Brett Smiley today released the first piece of his economic development
plan for Providence: reforming the structure of the Providence Economic
Development Partnership by moving its revolving loan functions into a new,
independent program. This puts the loan-making decisions in the hands of
qualified underwriters while allowing the business and civic leaders who
sit on the board to use their expertise to shape our city's economic

Cronyism and inefficient business practices have squandered the PEDP's
ability to strengthen Providence's economy, and through the reforms Brett
Smiley proposes, the Partnership will be better able to fulfill its mission
of growing businesses and industries.

In the plan, Smiley notes, "City Hall still remains a place where you need
to 'know a guy' in order to get something done, and PEDP is a shining
example of this breakdown in fairness. Everybody should have an equal
opportunity to gain access to PEDP loans regardless of their personal
connections to City Hall."

Smiley also adds, "Those who serve on the PEDP loan board are political
appointees, and while they are often well-respected local leaders, few
possess banking or loan underwriting experience. Instead of being asked to
advise on broad economic policy, they are asked to rubber stamp staff
recommendations on loans. This mismatch of expertise and expectation is the
foundation of PEDP's inefficient business practices."

According to an October report, of the 136 current PEDP loans that have
been granted, over one third are more than 121 days past due, leaving the
city on the hook for over one million dollars in expenses. These loans are
intended to be an investment in the city, not a gift to city businesses. No
city, and especially Providence, can afford to dole out millions of dollars
and never get repaid.

Smiley's solution of separating the policy-making and loan-granting
functions of the Partnership has several key advantages:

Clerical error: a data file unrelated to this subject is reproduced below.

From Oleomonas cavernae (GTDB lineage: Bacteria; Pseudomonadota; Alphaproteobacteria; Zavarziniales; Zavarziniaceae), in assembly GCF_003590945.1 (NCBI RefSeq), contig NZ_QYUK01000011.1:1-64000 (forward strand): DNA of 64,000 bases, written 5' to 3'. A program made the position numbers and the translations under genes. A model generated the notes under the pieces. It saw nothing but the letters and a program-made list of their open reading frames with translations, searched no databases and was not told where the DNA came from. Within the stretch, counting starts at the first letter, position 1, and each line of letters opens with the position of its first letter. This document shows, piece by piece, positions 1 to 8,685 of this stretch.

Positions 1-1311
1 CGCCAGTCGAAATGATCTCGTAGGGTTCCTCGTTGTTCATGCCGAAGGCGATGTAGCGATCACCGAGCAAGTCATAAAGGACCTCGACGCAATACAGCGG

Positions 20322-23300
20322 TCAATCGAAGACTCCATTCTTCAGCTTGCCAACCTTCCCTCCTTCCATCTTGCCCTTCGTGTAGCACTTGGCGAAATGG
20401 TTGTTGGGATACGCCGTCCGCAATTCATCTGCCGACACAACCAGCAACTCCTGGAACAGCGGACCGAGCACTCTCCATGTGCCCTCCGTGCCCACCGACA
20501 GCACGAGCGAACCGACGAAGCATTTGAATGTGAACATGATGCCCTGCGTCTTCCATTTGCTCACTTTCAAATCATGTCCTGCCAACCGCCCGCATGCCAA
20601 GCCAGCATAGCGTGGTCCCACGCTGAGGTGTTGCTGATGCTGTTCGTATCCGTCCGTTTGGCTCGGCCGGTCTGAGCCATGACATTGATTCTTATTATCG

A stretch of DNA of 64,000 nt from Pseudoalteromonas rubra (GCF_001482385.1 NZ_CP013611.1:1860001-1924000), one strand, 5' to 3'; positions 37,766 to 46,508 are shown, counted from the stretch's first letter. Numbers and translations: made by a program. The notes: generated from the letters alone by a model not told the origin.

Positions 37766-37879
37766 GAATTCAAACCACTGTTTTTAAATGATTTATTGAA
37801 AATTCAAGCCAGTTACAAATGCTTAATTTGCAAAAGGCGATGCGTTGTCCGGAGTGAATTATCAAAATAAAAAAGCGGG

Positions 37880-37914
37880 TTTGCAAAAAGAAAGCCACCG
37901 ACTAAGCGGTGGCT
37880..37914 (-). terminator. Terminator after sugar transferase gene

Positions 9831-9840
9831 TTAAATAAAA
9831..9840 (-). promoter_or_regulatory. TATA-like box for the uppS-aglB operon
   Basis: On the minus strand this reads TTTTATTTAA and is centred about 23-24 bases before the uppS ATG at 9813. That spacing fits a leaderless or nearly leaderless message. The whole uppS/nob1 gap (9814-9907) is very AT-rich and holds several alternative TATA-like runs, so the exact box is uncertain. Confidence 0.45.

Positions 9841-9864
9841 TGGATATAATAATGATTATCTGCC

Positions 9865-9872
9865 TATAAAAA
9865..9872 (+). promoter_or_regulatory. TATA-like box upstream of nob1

*1.    **It allows for qualified underwriters to manage the loaning

*2.    **It protects the city's economy from unpaid debts and prevents
leniency in missed payments as a result of personal relationships with
those in city government.*

*3.    **It ensures equal access to loans, particularly for minority- and
women-owned businesses that are disadvantaged by the current system.*

*4.    **It allows those who sit on the Partnership's Board of Directors to
advise on economic development strategy rather than make loan decisions
outside their expertise.*

*5.    **It would include expanded offerings, such as a focus on
micro-loans accompanied by training and technical assistance.*

Smiley's new approach is based on large measure on the best practices
exhibited in Seattle, Washington. Since 1997, a neutral body called
Community Capital Development (CCD) has offered loans, as well as technical
assistance and training programs, to local small businesses based on
business practices rather than political connections.

Smiley concludes, "By taking the politics out of these loan award
decisions, we will refocus the Providence Economic Development Partnership
on its true mission - helping to set the economic development direction of
the City of Providence and making fiscally responsible loans that provide
businesses and key industries with job-creating and growth potential with
the capital they need to thrive."

Brett Smiley is running in the September 2014 Democratic primary for Mayor
or Providence.